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Secretary Antony J. Blinken At Launch of the U.S. Strategy on Global Women’s Economic Security

SECRETARY BLINKEN:  Thank you.  Well, first of all, good morning, everyone, and welcome to the State Department.  A Happy New Year to everyone.  This is actually the first event that I’ve had an opportunity to do in this new year, and I think that’s very fitting, and only underscores the importance that this department attaches to it, and that I attach to it personally.

Director Klein, Jen, thank you for the introduction, but also and especially for your leadership, for the Gender Policy Council’s leadership in developing the U.S. Global Women’s Economic Security Strategy that we are, in fact, launching today.

Jen and I have been colleagues, friends, going back a few years.  I think we both started out together in the Clinton administration in grade school, right?  (Laughter.)  But I am just grateful for the collaboration that goes forward every day.

And Kat, I’m so grateful to you for your remarkable leadership of GWI in this very consequential time, and especially for the remarkable collaboration that we have between the White House, the State Department, and the other agencies in our government.  That is a big difference-maker.  This strategy would not be possible without the vital contributions of so many, starting with another dear friend and close colleague, Administrator Power.  Her team at USAID has done remarkable work on this, and you’re going to hear more from Samantha in a short while.  The GWI office here at State, besides Kat, an amazing team, doing great work.  And again, across our entire government.

We’re also deeply fortunate to have the collaboration and leadership of the United States Congress.  And I’m told that Sheila Jackson Lee may be in the house somewhere.  Thank you.  Thank you for being here.  André Carson, in the house anywhere, I think was going to join us.  But to you, to Barbara Lee who was going to be with us this morning but I think got tied up on the Hill, so grateful for this collaboration, for the leadership that you’ve demonstrated over so many years – and which is coming to fruition in this strategy.

I especially, though, want to say to our partners in civil society, the private sector, other governments, women from all walks of life – some of you are here in person, some of you are tuning in virtually – thank you.  Thank you for your input; thank you for the collaboration; thank you for ensuring that this strategy reflects the breadth and the depth of our vision for women’s economic security.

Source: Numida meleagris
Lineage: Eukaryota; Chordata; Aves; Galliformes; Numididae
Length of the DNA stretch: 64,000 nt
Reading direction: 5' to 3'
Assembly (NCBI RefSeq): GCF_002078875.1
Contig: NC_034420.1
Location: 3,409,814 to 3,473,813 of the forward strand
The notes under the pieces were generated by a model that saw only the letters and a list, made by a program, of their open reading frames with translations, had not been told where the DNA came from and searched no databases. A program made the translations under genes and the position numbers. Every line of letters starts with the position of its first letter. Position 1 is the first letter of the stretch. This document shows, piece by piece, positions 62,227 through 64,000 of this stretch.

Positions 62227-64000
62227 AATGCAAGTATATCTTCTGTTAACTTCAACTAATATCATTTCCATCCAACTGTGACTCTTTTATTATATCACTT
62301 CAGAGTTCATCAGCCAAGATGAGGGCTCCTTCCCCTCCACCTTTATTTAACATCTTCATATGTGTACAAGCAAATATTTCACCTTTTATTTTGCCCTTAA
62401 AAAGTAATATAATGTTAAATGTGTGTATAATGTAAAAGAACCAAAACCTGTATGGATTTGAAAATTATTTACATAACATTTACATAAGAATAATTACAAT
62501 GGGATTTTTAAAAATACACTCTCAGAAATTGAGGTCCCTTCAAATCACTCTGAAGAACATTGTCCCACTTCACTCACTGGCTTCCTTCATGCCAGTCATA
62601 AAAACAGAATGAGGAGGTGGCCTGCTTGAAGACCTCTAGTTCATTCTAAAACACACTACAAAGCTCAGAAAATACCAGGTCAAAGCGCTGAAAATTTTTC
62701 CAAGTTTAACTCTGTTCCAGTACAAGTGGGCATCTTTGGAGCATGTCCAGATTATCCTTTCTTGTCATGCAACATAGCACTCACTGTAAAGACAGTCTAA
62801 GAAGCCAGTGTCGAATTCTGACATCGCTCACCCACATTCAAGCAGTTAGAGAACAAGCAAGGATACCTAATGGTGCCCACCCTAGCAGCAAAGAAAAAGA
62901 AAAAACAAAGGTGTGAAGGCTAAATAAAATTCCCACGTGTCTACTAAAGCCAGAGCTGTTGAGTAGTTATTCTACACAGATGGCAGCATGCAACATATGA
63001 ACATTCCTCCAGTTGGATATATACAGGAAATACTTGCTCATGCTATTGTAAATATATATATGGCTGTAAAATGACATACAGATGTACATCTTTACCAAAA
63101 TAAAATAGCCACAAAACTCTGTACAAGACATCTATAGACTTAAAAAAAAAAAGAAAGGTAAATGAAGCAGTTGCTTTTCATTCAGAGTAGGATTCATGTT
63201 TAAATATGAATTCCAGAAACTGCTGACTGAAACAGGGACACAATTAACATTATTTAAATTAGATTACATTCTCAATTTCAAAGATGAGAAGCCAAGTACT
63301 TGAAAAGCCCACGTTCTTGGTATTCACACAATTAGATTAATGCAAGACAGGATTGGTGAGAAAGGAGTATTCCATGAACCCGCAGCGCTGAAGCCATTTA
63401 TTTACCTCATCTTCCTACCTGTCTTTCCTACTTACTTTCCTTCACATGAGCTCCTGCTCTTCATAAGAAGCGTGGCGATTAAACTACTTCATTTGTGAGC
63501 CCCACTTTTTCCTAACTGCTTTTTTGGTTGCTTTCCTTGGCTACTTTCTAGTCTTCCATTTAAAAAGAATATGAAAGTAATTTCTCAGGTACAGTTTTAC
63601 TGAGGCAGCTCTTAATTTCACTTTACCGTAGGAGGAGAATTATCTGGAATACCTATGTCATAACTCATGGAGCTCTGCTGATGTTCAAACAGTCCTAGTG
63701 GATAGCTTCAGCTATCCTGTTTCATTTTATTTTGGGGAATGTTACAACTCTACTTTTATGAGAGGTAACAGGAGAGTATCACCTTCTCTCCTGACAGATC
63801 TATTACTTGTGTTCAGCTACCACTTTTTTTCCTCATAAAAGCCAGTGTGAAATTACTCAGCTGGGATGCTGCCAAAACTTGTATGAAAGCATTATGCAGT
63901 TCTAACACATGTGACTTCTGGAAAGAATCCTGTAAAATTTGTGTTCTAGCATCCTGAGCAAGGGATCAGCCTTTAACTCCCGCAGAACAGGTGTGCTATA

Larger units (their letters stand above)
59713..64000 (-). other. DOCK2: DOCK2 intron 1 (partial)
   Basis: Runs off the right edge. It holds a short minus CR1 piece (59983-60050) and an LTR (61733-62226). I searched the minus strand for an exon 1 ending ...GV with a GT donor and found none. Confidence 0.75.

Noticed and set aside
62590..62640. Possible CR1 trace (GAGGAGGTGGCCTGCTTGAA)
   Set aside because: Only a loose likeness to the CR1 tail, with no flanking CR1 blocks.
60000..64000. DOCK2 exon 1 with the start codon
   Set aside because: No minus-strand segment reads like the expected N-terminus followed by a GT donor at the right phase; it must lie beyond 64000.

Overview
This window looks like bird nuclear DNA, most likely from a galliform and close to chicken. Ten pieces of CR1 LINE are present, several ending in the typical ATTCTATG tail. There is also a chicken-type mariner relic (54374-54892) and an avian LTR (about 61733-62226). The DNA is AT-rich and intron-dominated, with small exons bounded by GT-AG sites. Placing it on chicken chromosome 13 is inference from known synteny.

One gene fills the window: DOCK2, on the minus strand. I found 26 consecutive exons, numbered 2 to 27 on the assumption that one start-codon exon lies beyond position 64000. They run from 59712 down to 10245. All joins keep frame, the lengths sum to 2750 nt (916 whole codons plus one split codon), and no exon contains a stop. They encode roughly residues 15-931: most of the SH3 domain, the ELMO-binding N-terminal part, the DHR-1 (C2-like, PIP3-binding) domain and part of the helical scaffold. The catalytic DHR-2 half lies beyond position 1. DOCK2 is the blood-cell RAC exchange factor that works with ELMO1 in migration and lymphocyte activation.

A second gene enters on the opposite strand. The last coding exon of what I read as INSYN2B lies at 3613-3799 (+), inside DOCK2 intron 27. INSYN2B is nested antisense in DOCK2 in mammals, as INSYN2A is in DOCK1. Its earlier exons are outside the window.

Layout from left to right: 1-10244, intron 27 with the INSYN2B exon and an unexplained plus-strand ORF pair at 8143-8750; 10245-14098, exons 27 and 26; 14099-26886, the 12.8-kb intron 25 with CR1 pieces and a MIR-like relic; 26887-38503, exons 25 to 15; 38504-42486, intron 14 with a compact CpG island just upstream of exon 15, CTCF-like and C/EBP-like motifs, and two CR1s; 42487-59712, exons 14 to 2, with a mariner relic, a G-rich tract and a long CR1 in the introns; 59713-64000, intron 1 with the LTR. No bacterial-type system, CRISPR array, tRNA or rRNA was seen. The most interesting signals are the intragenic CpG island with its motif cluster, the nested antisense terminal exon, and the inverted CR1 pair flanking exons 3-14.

President Biden came into office with a commitment to gender equality and equity because, as he put it, and I quote: “governments, economies, and communities are stronger when they include the full participation of women.”  It’s as simple and as straightforward as that.

As you just heard from Jen, he has put that commitment into action, including through the first-ever National Strategy on Gender Equity and Equality, which brings a whole-of-government approach to supporting women and girls both here at home, but also around the world.

At the State Department, the idea that every woman and girl should be able to reach her full potential is central to our diplomacy.  Whenever women’s rights and fundamental freedoms come under threat, we speak up, we mobilize others, we take action.

Promoting gender equality and equity is also an affirmative part of our approach, because we recognize that doing so is essential to addressing some of the world’s most pressing challenges.  We need women’s full economic participation to actually lead an inclusive recovery from the COVID pandemic.  As you’ve heard, we need their leadership in resolving conflict.  We need their ideas and their innovation to tackle the climate crisis.

The strategy that we’re putting forward has at its heart a simple vision: creating a world in which all women and girls everywhere can contribute to and benefit from economic growth and global prosperity.  That’s a world in which we will all be better off.  Closing the gender gap in the workforce by 2025, as you’ve heard, would add up to $28 trillion to the global economy.  Especially at a time when we are working to recover from COVID, deal with the impact of climate, address the many conflicts that are also holding back the global economy, that contribution is more vital than ever.

The strategy focuses on breaking down some of the barriers that stand in the way of women to full economic participation.  Jen and Kat alluded to some of them – discriminatory policies that perpetuate unequal pay or limit access to credit that women entrepreneurs and innovators need to start and grow businesses; laws that ban women from energy, manufacturing, and other industries in certain countries; attitudes and practices that drive women out of education and out of the labor market.